Wednesday, September 26, 2012

Beefing up Adamant

Well, I've been going to the gym lately, and I've noticed that everything looks better with some thicker muscle on it. =D

I've been taking a hard look at the Adamant, and there were a few things that bothered me about her.

I think someone pointed this one out to me, but I ignored it--probably because I'm too proud! =\ The wings are far too flimsy looking. Whereas the rest of the hull is armored like a turtle, the wings are these wafer-thin things that look like a toothpick could tear through. So, in an effort to beef up the wings a bit...



Obviously, I wanted the ship to look a bit more feminine than the Sacrilege or Maller which is the basis for the design, however, I also wanted the ship to look like it could withstand some punishment if battle were unavoidable. The wings really compromised that look. With a few minor alterations, though, I think we can get her to look a little more muscular than what she currently is. =D



This seems to go a long way to getting those wings in better shape.

Dan


Tuesday, September 18, 2012

The Sacrilege and the Sovereign

I've been working on converting my two favorite spaceships of all time into Blender Cycles. =D

First, the Sacrilege! This is, by far, the baddest ship in Eve Online, as far as I'm concerned. It is also, obviously, the inspiration behind the Adamant. =D It makes the Adamant look silly and amateurish, as far as I can see, but oh well.

The model was imported from the game itself. It's been a bit of a challenge getting all the textures and whatnot to look right, and I've still got a little bit to go before I get it perfect. Obviously, I didn't make it, and it's really got no place here for the most part, but I just thought I'd put it up to show off that I haven't been completely lazy. =)


The second is something I've been working on for a LONG time. This is the model Paul Trenkler made of the Enterprise-E, the awesomest Enterprise, by far. =D It was originally modelled in Rhino, and then saved in .max format. I had to download a trial version of 3DSMax just to get to open the file. And then to export it took a bit of tinkering, which I actually can't remember even how I did.

Then, of course, there was importing it into Blender. Keeping in mind, this is back in the day when Blender was still around 2.3x, and I was using a Pentium 4, it took all night to convert the .3ds file into .blend. In the morning, imagine how thrilled I was to see Paul Trenkler's Sovereign, a ship model I had drooled over for a long time, sitting there, ready for me to play with. =)

Then came the arduous process of texturing the thing. This is the result (in Blender Internal):


And here is the Cycles version, which, in turn, calls on me to once again, completely re-texture!


Finally, since I feel that scale comparisons make things more interesting, and more real, here is a scale comparison of the Sacrilege from Eve Online and the Sovereign class starship from Star Trek.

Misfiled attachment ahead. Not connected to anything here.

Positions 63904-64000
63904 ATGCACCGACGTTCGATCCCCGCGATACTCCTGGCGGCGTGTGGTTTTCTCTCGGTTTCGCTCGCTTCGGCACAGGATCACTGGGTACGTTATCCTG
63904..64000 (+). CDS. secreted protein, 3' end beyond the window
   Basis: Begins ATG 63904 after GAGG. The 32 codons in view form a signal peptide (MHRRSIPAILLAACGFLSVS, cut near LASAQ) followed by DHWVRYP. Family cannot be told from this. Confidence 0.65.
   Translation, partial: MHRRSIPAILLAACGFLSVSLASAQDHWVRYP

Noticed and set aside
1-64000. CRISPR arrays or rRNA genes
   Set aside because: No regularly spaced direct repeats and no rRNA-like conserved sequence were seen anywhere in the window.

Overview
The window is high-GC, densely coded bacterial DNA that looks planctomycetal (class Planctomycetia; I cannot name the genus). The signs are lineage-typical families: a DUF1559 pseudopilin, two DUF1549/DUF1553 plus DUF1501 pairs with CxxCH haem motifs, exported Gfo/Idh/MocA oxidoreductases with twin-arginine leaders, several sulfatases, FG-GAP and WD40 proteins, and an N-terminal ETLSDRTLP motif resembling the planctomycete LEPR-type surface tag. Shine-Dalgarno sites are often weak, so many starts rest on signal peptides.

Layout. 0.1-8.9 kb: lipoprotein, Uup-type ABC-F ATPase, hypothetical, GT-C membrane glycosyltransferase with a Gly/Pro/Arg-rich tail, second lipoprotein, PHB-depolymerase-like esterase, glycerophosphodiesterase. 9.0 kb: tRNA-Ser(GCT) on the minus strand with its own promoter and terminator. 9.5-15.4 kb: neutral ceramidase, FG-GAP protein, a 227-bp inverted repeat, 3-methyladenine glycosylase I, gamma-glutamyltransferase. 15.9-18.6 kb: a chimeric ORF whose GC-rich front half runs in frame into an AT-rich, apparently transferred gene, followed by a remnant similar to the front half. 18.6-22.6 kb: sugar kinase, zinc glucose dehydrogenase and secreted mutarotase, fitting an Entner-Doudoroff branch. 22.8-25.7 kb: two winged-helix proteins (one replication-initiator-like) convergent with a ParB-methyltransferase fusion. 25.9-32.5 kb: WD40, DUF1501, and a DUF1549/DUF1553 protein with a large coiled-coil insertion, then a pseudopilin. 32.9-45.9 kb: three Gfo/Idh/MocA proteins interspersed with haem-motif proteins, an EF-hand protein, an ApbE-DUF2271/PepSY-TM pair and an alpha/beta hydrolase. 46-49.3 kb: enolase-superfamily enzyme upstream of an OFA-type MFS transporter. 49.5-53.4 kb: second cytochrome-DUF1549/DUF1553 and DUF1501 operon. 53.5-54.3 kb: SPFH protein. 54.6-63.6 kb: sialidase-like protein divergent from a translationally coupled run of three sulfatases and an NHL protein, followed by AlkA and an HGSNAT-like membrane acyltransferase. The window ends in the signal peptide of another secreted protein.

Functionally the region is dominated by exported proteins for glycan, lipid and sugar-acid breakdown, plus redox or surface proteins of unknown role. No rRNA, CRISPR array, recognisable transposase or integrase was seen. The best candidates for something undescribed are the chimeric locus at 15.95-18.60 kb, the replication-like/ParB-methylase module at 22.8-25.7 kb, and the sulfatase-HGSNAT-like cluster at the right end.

What do I like to see in spaceship design? I like sleek, masculine designs, which are unorthodox, and are powerful looking.  However, I believe that all machinery and vehicles ought also to express an artistic flair to them.  The finest cars, I feel, down through history have been those that stand out stylistically--smart, beautiful lines and fascinating curves which look good from many angles.  I appreciate Lamborghini more than Ferrari, not because they are necessarily better built cars, but because I like the more sinister edge the Lambo designs have.

To me, the Sacrilege and the Sovereign represent the pinnacle of spaceship style for much the same reasons:

  • Outstanding. They are not ordinary rocket ships.  They are not ordinary saucers, and they do not follow the general conventions of general spaceship design.  The designers realized a true, space-borne vessel can look like anything, since there is no atmosphere or any other like encumbrances which stand in the way.  
  • Visually Interesting. They started with bizarre extremes: the Sacrilege's deeply dipping nose. The Sovereign's extremely long and thin profile.  These things feel daring, as neither of these design elements are particularly necessary and are not the first thing you think of when building a spaceship.  But they define the sense of the craft, and give it the marked personality which sticks with you.
  • Menacing. Both ships look threatening.  They look as if they could hurt you, and you wouldn't want to be facing their might head on. One of the most powerful visuals in Star Trek movie history is this shot:
           
Someone's in for a world of hurt. Aren't you glad it's not you? When these ships are angry, you know it.  They bristle with power and menace.

In the end, this is what I love about these particular designs of starships, and what I would love to be able to produce on my own, had I the talent of the artists who designed the Sacrilege and the Sovereign.

Dan

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